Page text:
01/09/2011 10:26 am ET Updated May 25, 2011

Rep. Clyburn Recalls Words Of MLK, Says Americans Need To Speak Out Against Violent Rhetoric (VIDEO)

WASHINGTON -- Rep. James Clyburn (D-S.C.), a lawmaker who faced several threats during the heated health care debate, is calling on the country to ratchet down its heated political rhetoric and calling on lawmakers to speak out forcefully and condemn such comments.

Noting that the tragic shooting of Rep. Gabrielle Giffords (D-Ariz.) -- which left 13 people wounded and six dead -- occurred just a week before Martin Luther King, Jr.'s birthday, Clyburn said on "Fox News Sunday" that "good people" have a responsibility to not be silent:

I think the sheriff out there in Tucson -- I think he's got it right. Words do have consequences, and I think that -- this is nothing new, I've been saying this for a long time now. We're getting ready to celebrate, this weekend, the birthday of Martin Luther King, Jr., who admonished us that we are going to regret in this generation not just the vitriolic words and deeds of bad people, but the appalling silence of good people.

And I think that what has happened here is the vitriol has gotten so elevated, until people feel emboldened by this. And people, who are a little less than stable, and people aren't thinking for themselves or are so easily influenced, they got out and do things that all of us pay a great price for. I applaud the Republican leadership for doing what they've done in this instance, for giving everybody a chance to step back and take a hard look at this, and decide how we can go forward.

Clyburn, a veteran of the civil rights movement, pointed to some of the "vitriolic" statements from the 2010 campaign, including Nevada GOP Senate candidate Sharron Angle floating "second amendment remedies" to control Congress.

"I believe that those of us who are in responsible positions owe it to the country and owe it ourselves and owe it to this great institution we call the United States Congress, to speak out against this kind of rhetoric because if you don't, it will keep ratcheting up, up, and up," added Clyburn. "And before you know it, as Martin Luther King has admonished us, the people of ill will will have won the debate."

Rep. Cathy McMorris-Rogers (R-Wash.) agreed with Clyburn that the "political rhetoric has increased across the board" but did not go as far as he did in pointing to it as a cause of the violence.



In March, Clyburn received racist faxes sent to his office after he voted for health care reform. "If you look at some of the faxes that I got today, racial slurs, nooses on gallows, and I'm telling you, some very vicious language," he said at the time. "This stuff is not all that isolated. It's pretty widespread. I hope it's not too deep." He also reiterated that members needed "to do something in a bipartisan way to try to tamp this down."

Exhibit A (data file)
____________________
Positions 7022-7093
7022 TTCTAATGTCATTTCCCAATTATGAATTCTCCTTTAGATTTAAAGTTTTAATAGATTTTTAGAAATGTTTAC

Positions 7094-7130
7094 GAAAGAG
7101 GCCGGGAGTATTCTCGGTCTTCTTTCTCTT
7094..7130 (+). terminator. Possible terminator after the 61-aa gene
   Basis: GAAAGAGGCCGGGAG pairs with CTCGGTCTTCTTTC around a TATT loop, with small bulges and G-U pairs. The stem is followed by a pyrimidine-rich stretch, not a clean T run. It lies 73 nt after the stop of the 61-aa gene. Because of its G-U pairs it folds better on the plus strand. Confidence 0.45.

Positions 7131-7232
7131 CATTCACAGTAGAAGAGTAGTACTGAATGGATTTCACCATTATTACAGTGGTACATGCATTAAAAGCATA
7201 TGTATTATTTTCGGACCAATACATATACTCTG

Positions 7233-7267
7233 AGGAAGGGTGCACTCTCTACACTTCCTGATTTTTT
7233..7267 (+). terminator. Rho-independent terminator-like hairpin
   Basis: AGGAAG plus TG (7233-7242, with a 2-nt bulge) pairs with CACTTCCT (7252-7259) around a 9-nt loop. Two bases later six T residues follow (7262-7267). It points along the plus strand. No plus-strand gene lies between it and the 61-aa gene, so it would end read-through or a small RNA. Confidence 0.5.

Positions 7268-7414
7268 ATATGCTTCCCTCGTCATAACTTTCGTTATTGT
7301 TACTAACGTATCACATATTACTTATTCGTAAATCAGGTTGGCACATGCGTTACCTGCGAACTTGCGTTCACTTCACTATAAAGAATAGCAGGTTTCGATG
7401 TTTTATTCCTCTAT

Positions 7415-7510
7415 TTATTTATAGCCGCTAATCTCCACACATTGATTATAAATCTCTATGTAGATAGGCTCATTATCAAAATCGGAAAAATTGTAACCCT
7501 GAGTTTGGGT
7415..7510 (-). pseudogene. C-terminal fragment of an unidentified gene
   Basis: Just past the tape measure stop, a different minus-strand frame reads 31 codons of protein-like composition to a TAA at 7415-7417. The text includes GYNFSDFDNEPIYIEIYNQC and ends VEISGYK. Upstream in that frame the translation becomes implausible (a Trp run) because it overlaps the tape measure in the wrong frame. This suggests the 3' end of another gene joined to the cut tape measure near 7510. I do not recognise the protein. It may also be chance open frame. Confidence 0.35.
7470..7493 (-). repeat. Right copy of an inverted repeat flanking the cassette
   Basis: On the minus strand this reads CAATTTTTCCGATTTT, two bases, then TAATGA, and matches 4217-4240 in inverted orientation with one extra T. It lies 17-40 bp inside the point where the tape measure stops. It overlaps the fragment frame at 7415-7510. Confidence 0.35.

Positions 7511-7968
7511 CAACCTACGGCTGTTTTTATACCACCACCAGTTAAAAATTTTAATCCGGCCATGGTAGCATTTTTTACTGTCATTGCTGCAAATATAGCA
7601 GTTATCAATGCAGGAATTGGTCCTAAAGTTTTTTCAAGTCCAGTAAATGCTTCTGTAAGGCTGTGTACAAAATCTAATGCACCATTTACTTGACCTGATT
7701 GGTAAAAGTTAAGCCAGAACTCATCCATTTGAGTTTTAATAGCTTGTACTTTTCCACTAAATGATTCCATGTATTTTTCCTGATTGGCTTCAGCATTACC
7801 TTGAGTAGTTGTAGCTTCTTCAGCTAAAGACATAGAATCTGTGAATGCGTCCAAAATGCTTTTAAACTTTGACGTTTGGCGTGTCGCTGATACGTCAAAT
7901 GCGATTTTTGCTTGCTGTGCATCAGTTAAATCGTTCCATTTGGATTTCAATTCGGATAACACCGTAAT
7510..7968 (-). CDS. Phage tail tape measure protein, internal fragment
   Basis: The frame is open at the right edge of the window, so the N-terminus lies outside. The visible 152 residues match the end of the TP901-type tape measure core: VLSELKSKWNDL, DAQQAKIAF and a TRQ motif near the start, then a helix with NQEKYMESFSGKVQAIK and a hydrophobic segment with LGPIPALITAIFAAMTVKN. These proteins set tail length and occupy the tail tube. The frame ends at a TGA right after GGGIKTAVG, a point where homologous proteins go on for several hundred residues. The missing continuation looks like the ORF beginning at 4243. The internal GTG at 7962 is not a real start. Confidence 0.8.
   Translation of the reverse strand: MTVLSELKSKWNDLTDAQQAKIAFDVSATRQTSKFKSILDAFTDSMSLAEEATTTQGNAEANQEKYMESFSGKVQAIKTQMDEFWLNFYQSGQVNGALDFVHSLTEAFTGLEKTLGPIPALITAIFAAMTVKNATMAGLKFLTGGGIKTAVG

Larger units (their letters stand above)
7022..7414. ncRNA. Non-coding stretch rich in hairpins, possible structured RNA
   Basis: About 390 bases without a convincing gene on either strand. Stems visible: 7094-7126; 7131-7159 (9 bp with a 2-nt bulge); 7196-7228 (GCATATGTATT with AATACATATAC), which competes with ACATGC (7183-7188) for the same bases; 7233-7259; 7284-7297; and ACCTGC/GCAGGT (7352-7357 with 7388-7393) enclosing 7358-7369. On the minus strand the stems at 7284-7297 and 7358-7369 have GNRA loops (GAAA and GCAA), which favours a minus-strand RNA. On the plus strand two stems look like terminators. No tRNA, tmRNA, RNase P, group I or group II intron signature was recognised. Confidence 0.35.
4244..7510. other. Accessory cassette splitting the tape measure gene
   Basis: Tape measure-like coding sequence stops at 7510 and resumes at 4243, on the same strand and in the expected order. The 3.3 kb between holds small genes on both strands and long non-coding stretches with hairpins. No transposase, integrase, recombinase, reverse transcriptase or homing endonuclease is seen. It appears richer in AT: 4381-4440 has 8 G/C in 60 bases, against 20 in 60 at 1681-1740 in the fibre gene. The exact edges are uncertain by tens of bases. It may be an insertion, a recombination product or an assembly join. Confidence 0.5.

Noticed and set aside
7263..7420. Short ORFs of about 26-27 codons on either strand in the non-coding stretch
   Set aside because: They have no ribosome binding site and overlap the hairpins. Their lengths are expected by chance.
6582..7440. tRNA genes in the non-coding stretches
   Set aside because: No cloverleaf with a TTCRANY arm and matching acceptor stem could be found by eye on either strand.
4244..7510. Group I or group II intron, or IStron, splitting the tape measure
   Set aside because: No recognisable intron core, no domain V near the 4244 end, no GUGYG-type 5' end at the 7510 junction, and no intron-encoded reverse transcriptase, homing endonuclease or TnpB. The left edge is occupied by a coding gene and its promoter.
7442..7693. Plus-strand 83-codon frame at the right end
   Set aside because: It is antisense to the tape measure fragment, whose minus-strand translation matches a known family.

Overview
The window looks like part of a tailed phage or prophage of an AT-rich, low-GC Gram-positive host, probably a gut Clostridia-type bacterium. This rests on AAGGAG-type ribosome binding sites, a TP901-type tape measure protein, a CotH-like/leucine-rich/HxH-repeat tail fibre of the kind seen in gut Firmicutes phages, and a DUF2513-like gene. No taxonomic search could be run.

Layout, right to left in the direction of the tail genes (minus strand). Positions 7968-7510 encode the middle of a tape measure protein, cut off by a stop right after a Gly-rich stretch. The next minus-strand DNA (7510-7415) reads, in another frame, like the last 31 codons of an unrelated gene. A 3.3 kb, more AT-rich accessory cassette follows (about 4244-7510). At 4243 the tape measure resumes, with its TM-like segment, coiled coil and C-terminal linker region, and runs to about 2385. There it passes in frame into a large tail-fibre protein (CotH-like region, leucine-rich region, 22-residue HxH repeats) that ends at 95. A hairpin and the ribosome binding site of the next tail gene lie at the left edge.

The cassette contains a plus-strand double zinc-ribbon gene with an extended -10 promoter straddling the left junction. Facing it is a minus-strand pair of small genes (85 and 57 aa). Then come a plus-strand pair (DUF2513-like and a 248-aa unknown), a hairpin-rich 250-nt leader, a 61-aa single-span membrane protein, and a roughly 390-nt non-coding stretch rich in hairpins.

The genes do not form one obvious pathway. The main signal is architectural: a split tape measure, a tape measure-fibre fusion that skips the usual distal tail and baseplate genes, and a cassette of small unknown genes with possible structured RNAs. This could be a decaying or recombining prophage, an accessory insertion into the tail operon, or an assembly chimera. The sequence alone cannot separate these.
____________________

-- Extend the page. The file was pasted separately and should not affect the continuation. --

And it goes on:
In an interview with The Huffington Post Saturday, Rep. Raul Grijalva (D-Ariz.) also said, "The climate has gotten so toxic in our political discourse, setting up for this kind of reaction for too long. It's unfortunate to say that. I hate to say that. ... Anybody who contributed to feeding this monster had better step back and realize they're threatening our form of government."

On Saturday, Pima County Sheriff Clarence Dupnik issued a warning about the effect violent rhetoric can have on unstable individuals, stating, "When you look at unbalanced people, how they respond to the vitriol that comes out of certain mouths about tearing down the government. The anger, the hatred, the bigotry that goes on in this country is getting to be outrageous. And unfortunately, Arizona I think has become sort of the capital. We have become the mecca for prejudice and bigotry."

UPDATE, 10:40 a.m.: On CBS's "Face the Nation," Sen. Jon Kyl (R-Ariz.) said that he thought Dupnik's comments were inappropriate:

First, I didn't really think that that had any part in a law enforcement briefing last night. It was speculation. I don't think we should rush to speculate. I thought that the report that we just saw from Tucson seems to have it about right: We really don't know what motivated this young person except to know he was very mentally unstable as was pointed out in the piece. It's probably giving him too much credit to ascribe a coherent political philosophy to him. We just have to acknowledge that there are mentally unstable people in this country. Who knows what motivates them to do what they do? Then they commit terrible crimes like this. I would just note Gabrielle Giffords, a fine representative from Tucson, I think would be the first to say don't rush to judgment here.